Howl, howl, howl! —
O, you are men of stones;
Had I your tongues and eyes, I’d use them so
That heaven’s vault should crack: —
How I am is like all the rest – all the rest of us, anyway, who aren’t anesthetizing ourselves against pain with fantasies of revenge.
I went with G_____and A_____ last night to see a truly awful performance of King Lear at the San Francisco Shakespeare Festival. We left at intermission. I was hoping to be lifted out of myself a little, but it was plodding and tedious, and the direction was MIA. The worst part was that the actors kept either dropping or slurring their lines, so that a lot of the great poetry was ruined. Lear took to showing anguish by covering his face with his palms — a reasonable bit of business, except that you couldn’t understand most of what was coming out of his mouth with his hands clamped over it. It was so frustrating. For some reason I kept having the urge to stand up and shout “Open your pie hole!” I don’t know why that line should be the one that came into my head, but there you have it. It all became surreal. I felt like I was watching Lear in Finnish or something — the grand sweep of the drama is clear, and you know the story more or less, but all subtlety is lost.
The evening started out badly anyway. We were supposed to meet at Ton Kiang for supper beforehand, but I got there only to find that the restaurant was out of business — boarded up and the windows painted over. So I waited on the corner, assuming they would show up. They never did, because it occurred to them that the restaurant must have moved and they called and got the new location. For some reason, that thought never entered my mind. So I waited on the freezing cold street (it was a foggy night last night like few nights I’ve seen in San Francisco) for 40 minutes and then, miserably, went off to find myself some solitary supper before going to the theatre — where they finally did meet me.
The best part was after we decided to leave and went to find a bar and a drink. We should probably just have cut to that and saved ourselves the other trouble. We went into a rather loud and raucous pub at Masonic and Geary, just one door or so up from where I used to go to therapy with Gary Grossman, and shoved in around a little corner table (most of the cast of Lear finally dragged themselves in, looking sweaty, enervated, and rabbit-eyed, the way actors always seem to look after a performance). And then we started talking about — what else? And I had the distinct feeling that we were huddled over some secret meeting, saying things that were too subversive for anyone else to hear.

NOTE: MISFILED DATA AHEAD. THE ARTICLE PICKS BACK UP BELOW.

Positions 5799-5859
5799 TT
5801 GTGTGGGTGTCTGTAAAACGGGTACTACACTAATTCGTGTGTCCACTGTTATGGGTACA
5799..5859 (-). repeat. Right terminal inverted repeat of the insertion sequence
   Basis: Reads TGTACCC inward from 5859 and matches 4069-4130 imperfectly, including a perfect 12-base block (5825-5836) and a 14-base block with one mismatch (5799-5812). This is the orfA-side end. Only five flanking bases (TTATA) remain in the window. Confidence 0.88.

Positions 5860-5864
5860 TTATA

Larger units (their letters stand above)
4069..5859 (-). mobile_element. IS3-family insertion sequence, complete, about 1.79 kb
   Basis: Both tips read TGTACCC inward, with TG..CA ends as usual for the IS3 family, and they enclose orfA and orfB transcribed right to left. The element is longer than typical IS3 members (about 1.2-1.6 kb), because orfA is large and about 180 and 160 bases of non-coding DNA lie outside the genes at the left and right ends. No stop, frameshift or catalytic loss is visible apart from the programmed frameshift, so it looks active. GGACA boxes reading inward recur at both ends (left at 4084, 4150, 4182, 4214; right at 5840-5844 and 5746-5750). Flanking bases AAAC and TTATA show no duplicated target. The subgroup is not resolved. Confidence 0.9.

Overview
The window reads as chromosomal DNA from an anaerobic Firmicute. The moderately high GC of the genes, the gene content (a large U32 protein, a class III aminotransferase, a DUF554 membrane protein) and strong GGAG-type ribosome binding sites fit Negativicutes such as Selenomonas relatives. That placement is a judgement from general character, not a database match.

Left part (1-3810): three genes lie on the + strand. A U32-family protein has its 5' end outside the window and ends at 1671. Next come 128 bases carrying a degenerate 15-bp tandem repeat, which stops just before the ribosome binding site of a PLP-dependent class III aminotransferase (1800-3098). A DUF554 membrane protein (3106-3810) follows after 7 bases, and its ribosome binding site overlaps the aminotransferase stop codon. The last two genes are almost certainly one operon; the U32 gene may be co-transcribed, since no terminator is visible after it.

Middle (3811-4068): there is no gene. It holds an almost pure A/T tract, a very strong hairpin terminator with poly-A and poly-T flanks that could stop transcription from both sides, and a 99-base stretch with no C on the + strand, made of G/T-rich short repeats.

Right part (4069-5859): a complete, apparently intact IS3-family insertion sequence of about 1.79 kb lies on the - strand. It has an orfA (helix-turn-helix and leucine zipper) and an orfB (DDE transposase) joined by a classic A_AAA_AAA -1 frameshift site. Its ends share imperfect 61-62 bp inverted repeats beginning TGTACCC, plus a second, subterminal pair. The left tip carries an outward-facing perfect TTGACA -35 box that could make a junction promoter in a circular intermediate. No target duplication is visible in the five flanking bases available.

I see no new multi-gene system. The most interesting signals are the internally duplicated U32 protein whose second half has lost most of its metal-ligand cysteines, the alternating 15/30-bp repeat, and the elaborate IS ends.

I think that’s the worst thing right now — the worst thing right now, I should say, because the worst thing keeps shifting — the feeling of being completely out of step with what the rest of the culture is thinking. Well, I usually feel that way, but I don’t usually feel I’m in danger because of what I’m thinking or saying. On the 12th a guy splashed pig’s blood over the doorway of a Muslim community center in the Mission District. An Arab Market in Noe Valley has gotten vandalized three nights in a row with garbage, broken windows, and graffiti. On the 16th, an Indian guy from Calcutta got stabbed on the street while clubbing South of Market. Last Monday night a Middle Eastern guy got stabbed during a baseball game at Pac Bell Park here — for the prosaic reason, according to witnesses. At UC Berkeley (at UC BERKELEY!!!), peace demonstrators were outnumbered and shouted down by a mob with American flags chanting “USA USA.”
And this is the Bay Area. We’re supposed to be safe from the crazies.